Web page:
The New Venetian Halloween Carnival

Housing Works Bookstore Cafe, 126 Crosby St., Manhattan

Ready your goggles, top hats and petticoats, good sirs and madams. The New Venetian Halloween Carnival floats into town by dirigible—not really, but that’d be amazing—this All Hallow’s Eve. Dress in your finest steampunk attire and celebrate the occasion surrounded by literature with Melville House and special guest author Jean-Christophe Valtat at Housing Works Bookstore Cafe. Admission is complimentary for all of ye ladies and gents.

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From Now I Know e-newsletter:

There are roughly eight million residents of New York City. According to a 2010 article in the New York Times, 70% of them rent. That’s about 5.5 million people, each of whom could be moving to a new place once their current lease runs out. Yet despite the incredible number of both apartments and renters, in general, the process of renting an apartment in New York City (and particularly in Manhattan) occurs over a short period of time. Typically, a renter starts his or her search only a few weeks before moving, checks out a dozen or so places over a day or two, and upon finding something suitable, quickly readies and application and bank checks to cover fees. (This AskMetafilter comment does a good job encapsulating the often hectic and confusing process.) The whole system — to use the term loosely — is a frenetic ordeal which hardly seems like it could be worse.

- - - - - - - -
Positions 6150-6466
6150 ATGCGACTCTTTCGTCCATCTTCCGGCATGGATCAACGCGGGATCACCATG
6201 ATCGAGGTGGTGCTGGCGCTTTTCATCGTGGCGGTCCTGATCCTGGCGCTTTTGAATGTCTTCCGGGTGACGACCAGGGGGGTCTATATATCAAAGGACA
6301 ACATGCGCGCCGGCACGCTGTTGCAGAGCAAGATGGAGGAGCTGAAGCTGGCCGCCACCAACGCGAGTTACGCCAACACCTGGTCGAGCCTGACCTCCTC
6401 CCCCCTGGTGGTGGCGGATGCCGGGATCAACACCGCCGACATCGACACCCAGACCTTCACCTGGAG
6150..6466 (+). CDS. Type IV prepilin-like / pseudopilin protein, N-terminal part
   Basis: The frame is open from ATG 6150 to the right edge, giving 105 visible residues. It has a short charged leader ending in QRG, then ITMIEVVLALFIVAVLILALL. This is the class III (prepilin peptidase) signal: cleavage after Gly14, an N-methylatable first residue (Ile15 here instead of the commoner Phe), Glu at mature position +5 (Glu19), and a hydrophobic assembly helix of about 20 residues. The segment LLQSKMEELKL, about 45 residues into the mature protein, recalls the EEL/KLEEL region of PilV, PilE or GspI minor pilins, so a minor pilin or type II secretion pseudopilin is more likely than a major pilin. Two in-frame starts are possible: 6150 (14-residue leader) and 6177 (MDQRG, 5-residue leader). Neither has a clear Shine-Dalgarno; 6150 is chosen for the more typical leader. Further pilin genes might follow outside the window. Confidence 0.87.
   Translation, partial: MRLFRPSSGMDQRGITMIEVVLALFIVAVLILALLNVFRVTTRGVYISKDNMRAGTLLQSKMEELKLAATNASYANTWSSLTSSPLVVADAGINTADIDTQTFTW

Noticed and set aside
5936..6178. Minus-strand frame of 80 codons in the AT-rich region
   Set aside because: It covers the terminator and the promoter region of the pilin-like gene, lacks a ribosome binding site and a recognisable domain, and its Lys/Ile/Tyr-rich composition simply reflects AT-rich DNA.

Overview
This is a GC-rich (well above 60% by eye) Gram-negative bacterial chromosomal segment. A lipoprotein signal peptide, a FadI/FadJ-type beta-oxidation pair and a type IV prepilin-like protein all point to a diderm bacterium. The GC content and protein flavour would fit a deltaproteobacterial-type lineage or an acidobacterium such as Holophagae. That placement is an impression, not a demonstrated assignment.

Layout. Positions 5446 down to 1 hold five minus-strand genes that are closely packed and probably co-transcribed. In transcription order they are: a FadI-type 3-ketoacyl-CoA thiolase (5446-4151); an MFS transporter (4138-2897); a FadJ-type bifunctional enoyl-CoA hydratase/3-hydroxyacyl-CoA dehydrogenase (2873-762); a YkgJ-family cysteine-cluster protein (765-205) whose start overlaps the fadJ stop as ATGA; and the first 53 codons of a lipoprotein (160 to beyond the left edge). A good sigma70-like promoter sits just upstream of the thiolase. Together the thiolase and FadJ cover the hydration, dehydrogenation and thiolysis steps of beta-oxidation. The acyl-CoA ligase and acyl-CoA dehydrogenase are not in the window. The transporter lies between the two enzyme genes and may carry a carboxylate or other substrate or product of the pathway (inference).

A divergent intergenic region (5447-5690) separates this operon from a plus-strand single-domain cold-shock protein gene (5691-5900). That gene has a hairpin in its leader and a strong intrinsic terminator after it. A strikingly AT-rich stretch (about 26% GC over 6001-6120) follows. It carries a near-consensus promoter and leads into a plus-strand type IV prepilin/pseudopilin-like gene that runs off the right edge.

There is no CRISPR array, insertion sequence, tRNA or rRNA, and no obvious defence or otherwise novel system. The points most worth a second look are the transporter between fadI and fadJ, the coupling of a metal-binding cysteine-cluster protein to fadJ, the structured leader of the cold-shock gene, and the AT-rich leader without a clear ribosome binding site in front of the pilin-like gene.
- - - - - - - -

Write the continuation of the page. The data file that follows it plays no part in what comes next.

But until about seventy years ago, it was. Because almost everyone moved at the same time.


Sometime in the 1600s or early 1700s, New York City developed an odd tradition. Leases, across the city, expired at 9:00 AM on the first day of May. The origins of this tradition are unclear. Wikipeida cites to two different sources, one of which references the English celebration of May Day (explained here), another which claims that the Dutch settlers originally came to Manhattan on May 1st, and the tradition is borne out of that. In any event, the cartoon above, from 1856, encapsulates the madness — thousands upon thousands of people taking to the streets, with all their stuff, moving from one apartment to another, all on the same day. Davy Crockett observed the phenomenon in 1834, as retold by Futility Closet:

By the time we returned down Broadway, it seemed to me that the city was flying before some awful calamity. ‘Why,’ said I, ‘Colonel, what under heaven is the matter? Everyone appears to be pitching out their furniture, and packing it off.’ He laughed, and said this was the general ‘moving day.’ Such a sight nobody ever saw unless it was in this same city. It seemed a kind of frolic, as if they were changing houses just for fun. Every street was crowded with carts, drays, and people. So the world goes. It would take a good deal to get me out of my log-house; but here, I understand, many persons ‘move’ every year.

All in all, this “moving day” was a terrible idea.

Being an informal one, and a custom at that, it should have been an easy one to change. And it wasn’t universal. That is, not everyone’s lease ended on May 1, so it should have been pretty easy for landlords or renters to demand a different date if given that one by the other. But the tradition persisted, to the point that in 1912, Harper’s Weekly imagined a world with automated, flying “moving stations,” as seen here.…